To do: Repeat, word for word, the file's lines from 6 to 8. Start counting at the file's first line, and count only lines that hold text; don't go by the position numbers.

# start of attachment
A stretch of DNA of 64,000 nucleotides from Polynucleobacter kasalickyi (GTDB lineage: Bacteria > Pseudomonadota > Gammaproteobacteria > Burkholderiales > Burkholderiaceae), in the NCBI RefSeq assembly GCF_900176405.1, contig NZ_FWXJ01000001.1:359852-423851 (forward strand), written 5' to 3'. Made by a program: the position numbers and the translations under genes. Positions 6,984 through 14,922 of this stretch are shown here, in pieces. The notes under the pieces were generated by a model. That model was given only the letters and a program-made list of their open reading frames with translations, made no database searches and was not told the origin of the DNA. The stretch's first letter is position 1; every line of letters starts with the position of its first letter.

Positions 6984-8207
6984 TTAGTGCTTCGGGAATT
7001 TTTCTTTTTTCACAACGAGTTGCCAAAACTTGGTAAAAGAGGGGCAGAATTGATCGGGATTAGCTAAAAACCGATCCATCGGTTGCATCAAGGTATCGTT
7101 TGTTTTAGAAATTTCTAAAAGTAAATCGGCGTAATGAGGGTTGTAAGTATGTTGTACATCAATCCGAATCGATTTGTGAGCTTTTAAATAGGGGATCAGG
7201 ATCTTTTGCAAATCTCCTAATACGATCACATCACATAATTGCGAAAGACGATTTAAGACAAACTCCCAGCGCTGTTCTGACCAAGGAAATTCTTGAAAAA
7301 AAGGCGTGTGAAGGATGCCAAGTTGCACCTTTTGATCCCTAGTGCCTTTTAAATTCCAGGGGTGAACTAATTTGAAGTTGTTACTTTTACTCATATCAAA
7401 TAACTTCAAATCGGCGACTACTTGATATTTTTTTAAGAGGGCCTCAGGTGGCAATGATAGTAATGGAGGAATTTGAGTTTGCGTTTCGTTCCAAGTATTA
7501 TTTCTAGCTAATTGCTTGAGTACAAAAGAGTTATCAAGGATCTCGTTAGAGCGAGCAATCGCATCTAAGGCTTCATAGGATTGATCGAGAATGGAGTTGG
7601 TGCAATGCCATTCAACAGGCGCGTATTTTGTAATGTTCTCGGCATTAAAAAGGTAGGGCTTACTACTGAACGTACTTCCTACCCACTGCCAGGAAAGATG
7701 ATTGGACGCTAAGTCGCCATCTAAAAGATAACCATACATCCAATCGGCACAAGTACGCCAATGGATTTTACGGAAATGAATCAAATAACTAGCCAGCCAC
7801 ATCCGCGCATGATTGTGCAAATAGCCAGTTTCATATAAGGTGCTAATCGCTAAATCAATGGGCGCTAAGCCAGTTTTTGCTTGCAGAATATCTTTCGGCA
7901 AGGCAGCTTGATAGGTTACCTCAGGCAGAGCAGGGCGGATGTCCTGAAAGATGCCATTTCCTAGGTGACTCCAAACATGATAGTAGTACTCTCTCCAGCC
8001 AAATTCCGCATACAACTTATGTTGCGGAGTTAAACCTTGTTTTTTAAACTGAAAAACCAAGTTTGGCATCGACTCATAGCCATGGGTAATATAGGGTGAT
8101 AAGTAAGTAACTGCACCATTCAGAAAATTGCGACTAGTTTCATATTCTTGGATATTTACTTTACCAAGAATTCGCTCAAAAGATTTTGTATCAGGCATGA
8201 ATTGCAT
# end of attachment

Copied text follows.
7201 ATCTTTTGCAAATCTCCTAATACGATCACATCACATAATTGCGAAAGACGATTTAAGACAAACTCCCAGCGCTGTTCTGACCAAGGAAATTCTTGAAAAA
7301 AAGGCGTGTGAAGGATGCCAAGTTGCACCTTTTGATCCCTAGTGCCTTTTAAATTCCAGGGGTGAACTAATTTGAAGTTGTTACTTTTACTCATATCAAA
7401 TAACTTCAAATCGGCGACTACTTGATATTTTTTTAAGAGGGCCTCAGGTGGCAATGATAGTAATGGAGGAATTTGAGTTTGCGTTTCGTTCCAAGTATTA